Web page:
It didn’t take long for me to be known in school as “Nick the Raiders fan”. This, being different, just made me an even bigger fan.
I started to learn names of the players, and my first favorite was Tim Brown. Quick story for context: My dream school as a kid was Notre Dame, so that was a big reason why I liked Tim Brown. I would pick Notre Dame on NCAA for the Sega Genesis because I liked the leprechaun logo. And then my best friend growing up also liked Notre Dame.
So from there, my fandom continued to grow. James Jett, Napoleon Kaufman, and then of course the GOAT, Charles Woodson. Right around the same time Woodson was drafted, Jon Gruden became the new Head Coach. The faces he would make and how angry he would get just cracked me up, and I loved every second of it.
In 2002, Rich Gannon led the Raiders to the Super Bowl. I was 13 years old, and this was a big moment in sports history for me. It would be vindication for my favorite team, and it would be bragging rights over my family and friends.
Unfortunately, we all know how that game went. I was devastated. I never even considered the idea that the Raiders would lose the game, and it made it worse losing to Gruden.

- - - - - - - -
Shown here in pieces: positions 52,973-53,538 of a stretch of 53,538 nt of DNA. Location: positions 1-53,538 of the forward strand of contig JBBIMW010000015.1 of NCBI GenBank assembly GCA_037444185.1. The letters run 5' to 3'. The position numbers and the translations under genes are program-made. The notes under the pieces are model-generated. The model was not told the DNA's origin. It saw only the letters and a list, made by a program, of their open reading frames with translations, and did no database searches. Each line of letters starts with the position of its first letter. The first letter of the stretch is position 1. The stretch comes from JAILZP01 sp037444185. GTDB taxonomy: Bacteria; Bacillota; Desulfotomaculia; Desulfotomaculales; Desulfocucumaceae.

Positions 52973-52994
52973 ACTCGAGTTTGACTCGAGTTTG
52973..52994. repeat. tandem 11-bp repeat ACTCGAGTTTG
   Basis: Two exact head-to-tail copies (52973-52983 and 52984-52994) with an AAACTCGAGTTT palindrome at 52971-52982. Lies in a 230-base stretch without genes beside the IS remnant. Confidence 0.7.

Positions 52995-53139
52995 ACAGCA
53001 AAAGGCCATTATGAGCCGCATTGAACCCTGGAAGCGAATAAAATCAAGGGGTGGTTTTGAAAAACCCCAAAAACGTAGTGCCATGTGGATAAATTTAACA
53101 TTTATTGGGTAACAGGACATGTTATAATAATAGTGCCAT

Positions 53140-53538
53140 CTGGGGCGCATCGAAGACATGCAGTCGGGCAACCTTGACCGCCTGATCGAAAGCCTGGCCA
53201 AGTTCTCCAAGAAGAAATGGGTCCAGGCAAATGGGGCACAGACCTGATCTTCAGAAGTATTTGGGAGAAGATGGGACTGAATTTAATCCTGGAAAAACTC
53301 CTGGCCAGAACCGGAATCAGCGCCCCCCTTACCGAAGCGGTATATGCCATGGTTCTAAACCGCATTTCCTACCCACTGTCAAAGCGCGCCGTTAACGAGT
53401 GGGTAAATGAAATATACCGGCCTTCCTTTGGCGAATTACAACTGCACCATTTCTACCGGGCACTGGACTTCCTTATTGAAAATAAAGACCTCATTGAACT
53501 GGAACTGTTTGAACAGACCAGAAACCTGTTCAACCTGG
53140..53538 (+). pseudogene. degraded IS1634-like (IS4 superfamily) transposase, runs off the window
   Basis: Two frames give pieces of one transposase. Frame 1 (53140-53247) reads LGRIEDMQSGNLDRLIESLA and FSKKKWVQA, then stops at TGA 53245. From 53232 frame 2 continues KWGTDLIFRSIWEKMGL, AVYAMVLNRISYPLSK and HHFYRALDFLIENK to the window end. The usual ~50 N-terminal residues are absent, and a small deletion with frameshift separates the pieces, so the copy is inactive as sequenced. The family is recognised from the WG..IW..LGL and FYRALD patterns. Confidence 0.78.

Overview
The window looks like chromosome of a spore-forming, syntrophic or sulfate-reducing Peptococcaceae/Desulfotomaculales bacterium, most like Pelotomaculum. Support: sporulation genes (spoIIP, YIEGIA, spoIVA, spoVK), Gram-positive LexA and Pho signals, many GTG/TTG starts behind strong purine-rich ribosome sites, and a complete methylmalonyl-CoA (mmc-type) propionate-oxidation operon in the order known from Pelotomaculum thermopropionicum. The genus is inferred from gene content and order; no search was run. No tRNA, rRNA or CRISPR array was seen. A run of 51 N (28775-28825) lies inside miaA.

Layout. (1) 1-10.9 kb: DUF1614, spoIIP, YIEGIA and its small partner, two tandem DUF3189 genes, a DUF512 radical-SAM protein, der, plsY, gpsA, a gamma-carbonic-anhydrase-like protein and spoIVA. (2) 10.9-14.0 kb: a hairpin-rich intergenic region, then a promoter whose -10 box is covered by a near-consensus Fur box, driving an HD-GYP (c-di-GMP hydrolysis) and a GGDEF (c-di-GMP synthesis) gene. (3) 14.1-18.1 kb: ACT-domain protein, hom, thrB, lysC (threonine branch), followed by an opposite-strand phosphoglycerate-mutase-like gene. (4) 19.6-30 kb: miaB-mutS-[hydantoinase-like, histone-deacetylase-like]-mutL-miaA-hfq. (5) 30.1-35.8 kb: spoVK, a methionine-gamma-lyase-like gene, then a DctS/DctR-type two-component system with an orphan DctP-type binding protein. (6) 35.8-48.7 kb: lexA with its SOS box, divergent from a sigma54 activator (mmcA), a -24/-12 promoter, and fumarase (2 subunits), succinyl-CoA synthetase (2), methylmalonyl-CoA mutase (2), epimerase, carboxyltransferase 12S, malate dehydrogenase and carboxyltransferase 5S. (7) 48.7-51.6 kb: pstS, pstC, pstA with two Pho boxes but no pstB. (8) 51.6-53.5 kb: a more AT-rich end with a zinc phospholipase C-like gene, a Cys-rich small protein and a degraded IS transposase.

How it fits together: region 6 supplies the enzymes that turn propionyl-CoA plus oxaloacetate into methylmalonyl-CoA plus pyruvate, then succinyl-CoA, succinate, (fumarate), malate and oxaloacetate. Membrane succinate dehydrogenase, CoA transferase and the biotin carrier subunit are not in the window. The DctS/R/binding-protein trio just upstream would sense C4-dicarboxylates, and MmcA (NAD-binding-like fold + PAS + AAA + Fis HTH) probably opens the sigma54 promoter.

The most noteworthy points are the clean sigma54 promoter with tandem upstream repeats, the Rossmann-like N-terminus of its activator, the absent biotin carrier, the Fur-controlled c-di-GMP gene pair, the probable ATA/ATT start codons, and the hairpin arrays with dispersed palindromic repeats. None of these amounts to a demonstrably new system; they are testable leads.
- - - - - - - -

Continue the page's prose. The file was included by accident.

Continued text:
Being young and optimistic, I figured we would right back in the Super Bowl the next year, and that we would get revenge.
Losing season after losing season and disastrous move after disastrous move, the Raiders became the laughingstock of the not only the NFL, but of professional sports.
I went through Junior High, High School and College not experiencing one single winning season. Not even one. When I turned 24, the Raiders literally hadn’t had a winning season for half of my lifetime.
It’s hard to describe what that’s like. It’s obviously miserable, frustrating, and a lot of other things — but what’s most sad is when it just becomes the norm for you. When it’s all that you know.
But this is where the term “diehard” comes from. And this couldn’t be more true than with the Raiders.
Now we’re in present day 2016, and I’m still waiting for those bragging rights. Sure, winning the Battle of the Bay was great, and I still will randomly text a screenshot of the score to some family and friends, but that’s not what I’m after.
As Stephen Curry recently said, “I’m trying to chase rings”.
So that’s my story of why I cheer for the Oakland Raiders.
As I mentioned in the intro, I always enjoy hearing stories of why others are fans of the Raiders. So hit me on Twitter or drop a comment below, and share your story.
I hope we all have bragging rights soon. Go Raiders.